FIRST homebuyers of established properties have been hit in the Budget, with the stamp duty levy threshold lowered from $500,000 to $430,000.
Stamp duty is not levied in WA on the first $500,000 spent on a first home purchase, but that threshold will now drop to $430,000 in the State Budget.
Treasurer Mike Nahan also announced a 10 per cent across the board increase in land tax. Last year’s budget saw land tax rise 12.5 per cent.
It comes after the Barnett Government last September slashed the First Home Owner Grant for people wanting to buy established properties by more than half to $3000.
A stamp duty exemption on new house and land packages remains unchanged.
To be eligible, the value of vacant land must not exceed $400,000 and no duty is paid on land under $300,000.
Last August, the first owner grant for those wanting to buy a newly built home or building a new home increased from $7000 to $10,000.
Those liable for land tax have residences which are not used as their primary residence, such as investment and business properties.
Dr Nahan said the market for established homes was “quite hot” and there had been “rather rapid growth” in the first home buyers market.
The Treasurer said the State Government’s focus was on encouraging the construction of new housing stock, not driving up property prices.
He said the government was “reorienting” its first homebuyer schemes to encourage people to buy home and land packages rather existing homes.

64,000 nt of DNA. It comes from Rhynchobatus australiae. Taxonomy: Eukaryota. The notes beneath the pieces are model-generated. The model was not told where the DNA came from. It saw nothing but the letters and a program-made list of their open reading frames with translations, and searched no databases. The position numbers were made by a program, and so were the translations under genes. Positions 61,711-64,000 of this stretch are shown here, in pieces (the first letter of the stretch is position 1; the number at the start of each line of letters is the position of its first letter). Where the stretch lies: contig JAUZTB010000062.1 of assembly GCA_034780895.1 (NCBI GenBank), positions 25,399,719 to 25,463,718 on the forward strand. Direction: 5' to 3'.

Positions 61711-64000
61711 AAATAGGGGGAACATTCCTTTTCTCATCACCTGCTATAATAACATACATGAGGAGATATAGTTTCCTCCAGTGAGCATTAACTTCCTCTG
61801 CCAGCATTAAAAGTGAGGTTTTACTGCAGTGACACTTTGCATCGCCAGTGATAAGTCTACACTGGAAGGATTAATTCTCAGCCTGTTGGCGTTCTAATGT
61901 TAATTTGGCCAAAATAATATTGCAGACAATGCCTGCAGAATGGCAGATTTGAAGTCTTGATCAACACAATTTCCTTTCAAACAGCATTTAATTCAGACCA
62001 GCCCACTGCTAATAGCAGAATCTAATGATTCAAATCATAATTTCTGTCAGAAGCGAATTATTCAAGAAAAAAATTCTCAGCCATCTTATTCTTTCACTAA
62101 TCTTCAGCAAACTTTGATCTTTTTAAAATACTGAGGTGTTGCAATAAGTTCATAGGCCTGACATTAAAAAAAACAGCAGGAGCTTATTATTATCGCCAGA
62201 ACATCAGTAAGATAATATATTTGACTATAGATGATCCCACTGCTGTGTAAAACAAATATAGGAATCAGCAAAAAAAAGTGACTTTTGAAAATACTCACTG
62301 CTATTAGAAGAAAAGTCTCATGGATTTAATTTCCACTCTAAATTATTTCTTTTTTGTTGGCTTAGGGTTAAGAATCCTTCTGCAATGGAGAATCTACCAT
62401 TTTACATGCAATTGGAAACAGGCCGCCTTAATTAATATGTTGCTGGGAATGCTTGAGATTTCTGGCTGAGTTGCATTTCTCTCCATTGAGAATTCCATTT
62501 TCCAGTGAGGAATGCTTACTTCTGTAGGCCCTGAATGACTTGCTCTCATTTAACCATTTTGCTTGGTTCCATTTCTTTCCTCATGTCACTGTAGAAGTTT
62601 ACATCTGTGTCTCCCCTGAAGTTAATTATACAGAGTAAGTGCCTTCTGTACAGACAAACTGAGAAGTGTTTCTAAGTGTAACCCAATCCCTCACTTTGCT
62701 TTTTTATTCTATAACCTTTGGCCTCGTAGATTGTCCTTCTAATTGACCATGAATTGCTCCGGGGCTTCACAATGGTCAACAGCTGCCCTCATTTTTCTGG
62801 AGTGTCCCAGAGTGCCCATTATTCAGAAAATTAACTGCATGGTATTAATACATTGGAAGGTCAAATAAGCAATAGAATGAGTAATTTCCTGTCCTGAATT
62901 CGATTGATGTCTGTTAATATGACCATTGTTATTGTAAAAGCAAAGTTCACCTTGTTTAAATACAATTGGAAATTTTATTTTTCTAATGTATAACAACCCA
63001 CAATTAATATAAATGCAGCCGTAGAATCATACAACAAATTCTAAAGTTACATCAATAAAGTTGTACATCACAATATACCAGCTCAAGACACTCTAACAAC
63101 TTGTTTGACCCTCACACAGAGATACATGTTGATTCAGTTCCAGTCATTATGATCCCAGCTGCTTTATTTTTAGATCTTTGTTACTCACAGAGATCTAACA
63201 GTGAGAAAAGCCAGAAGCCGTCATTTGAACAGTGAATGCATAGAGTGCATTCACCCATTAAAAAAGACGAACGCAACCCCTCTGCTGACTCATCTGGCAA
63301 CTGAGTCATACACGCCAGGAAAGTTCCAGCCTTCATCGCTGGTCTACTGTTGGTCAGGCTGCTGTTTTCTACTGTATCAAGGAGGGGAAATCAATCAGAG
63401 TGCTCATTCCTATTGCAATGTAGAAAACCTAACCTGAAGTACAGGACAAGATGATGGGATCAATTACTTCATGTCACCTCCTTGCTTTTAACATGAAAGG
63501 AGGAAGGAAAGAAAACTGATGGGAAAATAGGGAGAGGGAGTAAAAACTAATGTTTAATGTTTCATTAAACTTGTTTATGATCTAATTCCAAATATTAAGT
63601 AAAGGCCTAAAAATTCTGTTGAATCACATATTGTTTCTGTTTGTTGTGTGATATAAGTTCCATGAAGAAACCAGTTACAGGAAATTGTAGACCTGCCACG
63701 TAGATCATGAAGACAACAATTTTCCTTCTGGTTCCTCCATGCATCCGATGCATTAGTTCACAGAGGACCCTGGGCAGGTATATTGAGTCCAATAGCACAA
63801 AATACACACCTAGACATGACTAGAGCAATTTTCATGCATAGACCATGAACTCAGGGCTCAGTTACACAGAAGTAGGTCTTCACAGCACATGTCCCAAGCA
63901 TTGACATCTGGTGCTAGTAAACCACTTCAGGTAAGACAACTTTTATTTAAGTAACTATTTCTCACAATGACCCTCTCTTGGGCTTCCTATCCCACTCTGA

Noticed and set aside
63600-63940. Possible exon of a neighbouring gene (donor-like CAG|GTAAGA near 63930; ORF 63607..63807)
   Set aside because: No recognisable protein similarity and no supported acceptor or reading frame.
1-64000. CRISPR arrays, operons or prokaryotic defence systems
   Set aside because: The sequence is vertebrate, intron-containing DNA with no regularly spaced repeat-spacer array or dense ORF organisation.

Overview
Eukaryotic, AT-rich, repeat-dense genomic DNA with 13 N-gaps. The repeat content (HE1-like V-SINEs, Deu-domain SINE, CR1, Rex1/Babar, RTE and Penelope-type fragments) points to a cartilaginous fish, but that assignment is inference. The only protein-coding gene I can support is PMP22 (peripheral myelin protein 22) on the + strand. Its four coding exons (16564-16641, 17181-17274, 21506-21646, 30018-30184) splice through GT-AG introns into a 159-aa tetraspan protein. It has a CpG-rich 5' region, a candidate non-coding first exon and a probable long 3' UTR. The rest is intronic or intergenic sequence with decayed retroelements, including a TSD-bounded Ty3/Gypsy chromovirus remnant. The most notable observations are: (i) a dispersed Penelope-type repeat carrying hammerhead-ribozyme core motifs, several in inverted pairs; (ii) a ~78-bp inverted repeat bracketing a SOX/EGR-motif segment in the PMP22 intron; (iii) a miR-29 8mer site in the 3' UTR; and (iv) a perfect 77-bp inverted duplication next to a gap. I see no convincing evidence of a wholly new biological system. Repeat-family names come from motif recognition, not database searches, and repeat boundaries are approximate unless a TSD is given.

REIWA president David Airey said the budget was fairly disappointing for first-time home buyers.
Mr Airey said that last year’s land tax hike was a kick in the shins, and the latest hike moved the boot up a little higher.
“The drop in the stamp duty concession for first home buyers may mean half of first home buyers will pay stamp duty,” he said.
“At the medium price for first home buyers, of $460,000, that stamp duty will amount to $5700, wiping out the benefit of the first home buyers grant.
“This will slow down housing market activity, it will subsequently slow down stamp duty revenue as a result.
“The government have, in my view, bitten off their noses to spite their face.”
Master Builders director of housing, Geoff Cooper, said the Budget would make the housing affordability crisis in WA worse.
“This is the tax man putting his hands in the pockets of WA homebuyers,” he said.